How Would Universities Respond to Increased Federal Support for Graduate Students?

48 Pages Posted: 15 Aug 2007 Last revised: 23 Sep 2021

See all articles by Ronald G. Ehrenberg

Ronald G. Ehrenberg

ILR-Cornell University; National Bureau of Economic Research (NBER); IZA Institute of Labor Economics

Daniel I. Rees

University of Colorado Denver; National Bureau of Economic Research (NBER)

Dominic J. Brewer

University of Southern California - Rossier School of Education

Date Written: June 1991

Abstract

Projections of forthcoming shortages of Ph.D.s and thus new faculty for the academic sector, abound. Among the policies proposed to prevent such shortages is increased federal support for graduate students. Lost in the policy debate, however, has been concern for the possibility that increased federal support might induce academic institutions to redirect their own internal resources in a way that at least partially frustrates the intent of the policy change. Our paper presents an analysis of this issue using institutionally-based data for science and engineering fields. We find that doctorate-producing universities do respond to changes in external support for graduate students by altering the number of students they support on institutional funds. While adjustments to changes in external support levels appear to be quite rapid, the magnitude of these responses are quite small. On average, an increase of 100 in the number of students supported by external funds is estimated to reduce the number supported on institutional funds by 22 to 23. We also find that the magnitude of the response varies across fields, that within the science and engineering fields there is some fungibility of external support across fields, and that changes in external support influence the distribution of internal support by type of support (fellowship, research assistantship, and teaching assistantship) .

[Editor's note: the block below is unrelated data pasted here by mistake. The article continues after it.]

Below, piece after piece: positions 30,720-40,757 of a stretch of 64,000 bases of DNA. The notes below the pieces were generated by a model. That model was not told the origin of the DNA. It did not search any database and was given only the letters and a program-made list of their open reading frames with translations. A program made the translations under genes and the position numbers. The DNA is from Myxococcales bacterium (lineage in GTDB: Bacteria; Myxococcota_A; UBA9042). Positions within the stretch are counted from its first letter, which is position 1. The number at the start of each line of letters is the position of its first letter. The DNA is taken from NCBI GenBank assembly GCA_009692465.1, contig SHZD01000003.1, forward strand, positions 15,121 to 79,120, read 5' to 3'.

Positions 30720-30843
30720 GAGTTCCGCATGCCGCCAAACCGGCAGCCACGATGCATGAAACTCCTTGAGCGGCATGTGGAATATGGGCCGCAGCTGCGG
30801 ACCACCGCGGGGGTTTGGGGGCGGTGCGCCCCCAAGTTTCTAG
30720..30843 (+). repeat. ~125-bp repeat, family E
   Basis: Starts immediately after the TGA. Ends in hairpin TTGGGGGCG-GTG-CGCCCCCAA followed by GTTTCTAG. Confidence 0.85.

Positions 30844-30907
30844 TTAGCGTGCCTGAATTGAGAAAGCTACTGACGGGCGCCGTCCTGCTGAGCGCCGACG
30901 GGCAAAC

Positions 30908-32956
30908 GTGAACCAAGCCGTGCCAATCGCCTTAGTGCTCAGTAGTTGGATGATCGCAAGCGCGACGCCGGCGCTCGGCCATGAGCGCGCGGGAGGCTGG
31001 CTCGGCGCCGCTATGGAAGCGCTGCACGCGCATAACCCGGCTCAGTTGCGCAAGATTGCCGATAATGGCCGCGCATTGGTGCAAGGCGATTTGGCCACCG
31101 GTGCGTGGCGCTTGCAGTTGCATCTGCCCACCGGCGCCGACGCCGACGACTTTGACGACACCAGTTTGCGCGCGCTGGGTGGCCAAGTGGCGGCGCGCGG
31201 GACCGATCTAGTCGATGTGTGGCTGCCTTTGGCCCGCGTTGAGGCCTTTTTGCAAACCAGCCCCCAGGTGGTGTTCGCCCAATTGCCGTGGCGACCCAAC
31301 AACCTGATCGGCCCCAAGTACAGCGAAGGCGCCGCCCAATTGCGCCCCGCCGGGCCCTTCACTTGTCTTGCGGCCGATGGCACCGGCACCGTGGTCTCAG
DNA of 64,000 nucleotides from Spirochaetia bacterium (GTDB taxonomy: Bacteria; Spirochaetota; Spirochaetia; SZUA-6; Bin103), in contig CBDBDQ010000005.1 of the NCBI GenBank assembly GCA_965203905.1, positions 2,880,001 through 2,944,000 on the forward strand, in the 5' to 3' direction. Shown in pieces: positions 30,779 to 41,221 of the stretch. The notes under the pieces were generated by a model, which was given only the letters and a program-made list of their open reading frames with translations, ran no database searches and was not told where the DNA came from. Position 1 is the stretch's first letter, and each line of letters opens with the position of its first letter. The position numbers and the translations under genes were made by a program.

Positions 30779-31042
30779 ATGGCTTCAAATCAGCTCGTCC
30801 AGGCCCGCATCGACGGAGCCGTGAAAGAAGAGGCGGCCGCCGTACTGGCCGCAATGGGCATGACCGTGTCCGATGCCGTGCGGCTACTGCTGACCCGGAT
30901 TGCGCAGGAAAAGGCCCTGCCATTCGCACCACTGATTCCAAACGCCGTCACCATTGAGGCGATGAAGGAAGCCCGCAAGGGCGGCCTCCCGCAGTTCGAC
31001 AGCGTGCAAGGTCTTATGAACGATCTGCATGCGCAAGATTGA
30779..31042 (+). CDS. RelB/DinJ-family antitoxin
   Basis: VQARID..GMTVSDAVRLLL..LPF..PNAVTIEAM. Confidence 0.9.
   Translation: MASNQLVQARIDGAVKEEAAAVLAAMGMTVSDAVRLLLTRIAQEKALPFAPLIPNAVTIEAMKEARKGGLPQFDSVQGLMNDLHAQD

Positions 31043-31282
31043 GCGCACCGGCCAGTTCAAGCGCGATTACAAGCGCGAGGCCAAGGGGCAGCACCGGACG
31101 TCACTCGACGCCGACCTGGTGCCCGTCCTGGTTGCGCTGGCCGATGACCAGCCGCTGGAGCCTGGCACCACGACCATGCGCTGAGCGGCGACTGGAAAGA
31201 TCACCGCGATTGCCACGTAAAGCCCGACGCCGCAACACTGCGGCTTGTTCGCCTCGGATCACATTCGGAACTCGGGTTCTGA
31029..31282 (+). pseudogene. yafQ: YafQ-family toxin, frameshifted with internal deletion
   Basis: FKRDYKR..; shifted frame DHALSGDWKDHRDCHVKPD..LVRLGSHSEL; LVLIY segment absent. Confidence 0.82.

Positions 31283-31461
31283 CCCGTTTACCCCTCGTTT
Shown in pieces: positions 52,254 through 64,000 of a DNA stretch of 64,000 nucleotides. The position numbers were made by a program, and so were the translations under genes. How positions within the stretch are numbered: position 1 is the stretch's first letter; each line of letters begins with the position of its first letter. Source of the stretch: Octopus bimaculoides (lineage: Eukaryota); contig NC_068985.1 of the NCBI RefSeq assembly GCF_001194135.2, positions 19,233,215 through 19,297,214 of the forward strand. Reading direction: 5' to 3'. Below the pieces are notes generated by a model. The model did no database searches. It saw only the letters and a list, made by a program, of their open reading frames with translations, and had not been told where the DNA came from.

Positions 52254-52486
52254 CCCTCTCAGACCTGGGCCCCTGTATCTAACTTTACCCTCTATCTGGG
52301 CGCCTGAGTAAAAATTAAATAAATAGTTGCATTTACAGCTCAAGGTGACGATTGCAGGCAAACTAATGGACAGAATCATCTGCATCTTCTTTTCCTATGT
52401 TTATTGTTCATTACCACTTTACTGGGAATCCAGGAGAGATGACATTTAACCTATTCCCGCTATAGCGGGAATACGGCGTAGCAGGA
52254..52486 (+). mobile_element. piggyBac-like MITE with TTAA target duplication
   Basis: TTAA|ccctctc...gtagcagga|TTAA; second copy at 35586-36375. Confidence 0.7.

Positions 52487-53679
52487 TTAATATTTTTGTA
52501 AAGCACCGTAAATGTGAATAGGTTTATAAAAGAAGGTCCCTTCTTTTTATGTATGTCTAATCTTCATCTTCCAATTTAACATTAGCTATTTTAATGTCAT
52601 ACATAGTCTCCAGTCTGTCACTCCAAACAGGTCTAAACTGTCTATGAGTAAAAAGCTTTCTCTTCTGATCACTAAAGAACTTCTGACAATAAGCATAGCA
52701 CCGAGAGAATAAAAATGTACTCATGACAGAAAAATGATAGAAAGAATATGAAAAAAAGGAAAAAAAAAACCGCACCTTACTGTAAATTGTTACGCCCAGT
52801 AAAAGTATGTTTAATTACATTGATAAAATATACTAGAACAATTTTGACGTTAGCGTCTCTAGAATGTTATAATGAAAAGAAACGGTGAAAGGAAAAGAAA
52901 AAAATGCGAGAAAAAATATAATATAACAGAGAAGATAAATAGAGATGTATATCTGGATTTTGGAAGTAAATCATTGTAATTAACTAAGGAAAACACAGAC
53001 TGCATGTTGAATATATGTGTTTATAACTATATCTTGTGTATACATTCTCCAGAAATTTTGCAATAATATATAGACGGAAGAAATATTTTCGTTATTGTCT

Suggested Citation

Ehrenberg, Ronald G. and Rees, Daniel I. and Brewer, Dominic J., How Would Universities Respond to Increased Federal Support for Graduate Students? (June 1991). Available at SSRN: https://ssrn.com/abstract=473922

Ronald G. Ehrenberg (Contact Author)

ILR-Cornell University ( email )

Higher Education Research Institute
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National Bureau of Economic Research (NBER) ( email )

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Daniel I. Rees

University of Colorado Denver ( email )

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National Bureau of Economic Research (NBER)

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Dominic J. Brewer

University of Southern California - Rossier School of Education ( email )

CA
United States
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213 749 2707 (Fax)

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